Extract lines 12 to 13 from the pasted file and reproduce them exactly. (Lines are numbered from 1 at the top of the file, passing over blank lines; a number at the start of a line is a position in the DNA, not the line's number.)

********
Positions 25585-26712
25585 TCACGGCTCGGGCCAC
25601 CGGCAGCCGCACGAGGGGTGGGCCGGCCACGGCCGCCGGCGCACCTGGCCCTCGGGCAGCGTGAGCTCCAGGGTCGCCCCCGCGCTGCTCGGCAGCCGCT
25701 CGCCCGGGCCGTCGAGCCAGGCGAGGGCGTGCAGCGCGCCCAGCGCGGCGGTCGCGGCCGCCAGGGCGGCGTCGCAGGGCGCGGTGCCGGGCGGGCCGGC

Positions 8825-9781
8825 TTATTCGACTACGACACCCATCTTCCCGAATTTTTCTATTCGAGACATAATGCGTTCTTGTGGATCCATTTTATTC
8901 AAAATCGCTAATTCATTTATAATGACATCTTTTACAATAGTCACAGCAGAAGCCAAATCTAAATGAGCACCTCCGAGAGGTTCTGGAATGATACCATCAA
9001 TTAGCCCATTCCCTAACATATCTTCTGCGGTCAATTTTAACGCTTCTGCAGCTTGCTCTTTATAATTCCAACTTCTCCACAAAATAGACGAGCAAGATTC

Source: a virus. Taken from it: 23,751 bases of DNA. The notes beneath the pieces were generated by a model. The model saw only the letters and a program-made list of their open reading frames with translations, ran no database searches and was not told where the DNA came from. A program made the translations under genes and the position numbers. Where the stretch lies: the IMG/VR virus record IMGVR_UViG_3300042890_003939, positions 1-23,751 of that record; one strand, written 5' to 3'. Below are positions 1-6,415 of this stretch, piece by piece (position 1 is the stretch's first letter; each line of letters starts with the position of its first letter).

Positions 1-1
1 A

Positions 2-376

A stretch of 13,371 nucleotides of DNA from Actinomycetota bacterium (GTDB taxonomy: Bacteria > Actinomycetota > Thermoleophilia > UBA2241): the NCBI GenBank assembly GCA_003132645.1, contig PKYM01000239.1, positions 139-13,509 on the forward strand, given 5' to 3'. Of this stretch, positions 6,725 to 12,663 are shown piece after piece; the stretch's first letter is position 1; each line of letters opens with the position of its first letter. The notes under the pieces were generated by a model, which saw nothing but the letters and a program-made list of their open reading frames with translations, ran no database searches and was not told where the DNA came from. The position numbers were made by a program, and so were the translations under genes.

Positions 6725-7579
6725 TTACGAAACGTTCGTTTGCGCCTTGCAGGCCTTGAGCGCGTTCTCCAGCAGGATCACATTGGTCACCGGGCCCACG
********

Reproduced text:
Positions 2-376

A stretch of 13,371 nucleotides of DNA from Actinomycetota bacterium (GTDB taxonomy: Bacteria > Actinomycetota > Thermoleophilia > UBA2241): the NCBI GenBank assembly GCA_003132645.1, contig PKYM01000239.1, positions 139-13,509 on the forward strand, given 5' to 3'. Of this stretch, positions 6,725 to 12,663 are shown piece after piece; the stretch's first letter is position 1; each line of letters opens with the position of its first letter. The notes under the pieces were generated by a model, which saw nothing but the letters and a program-made list of their open reading frames with translations, ran no database searches and was not told where the DNA came from. The position numbers were made by a program, and so were the translations under genes.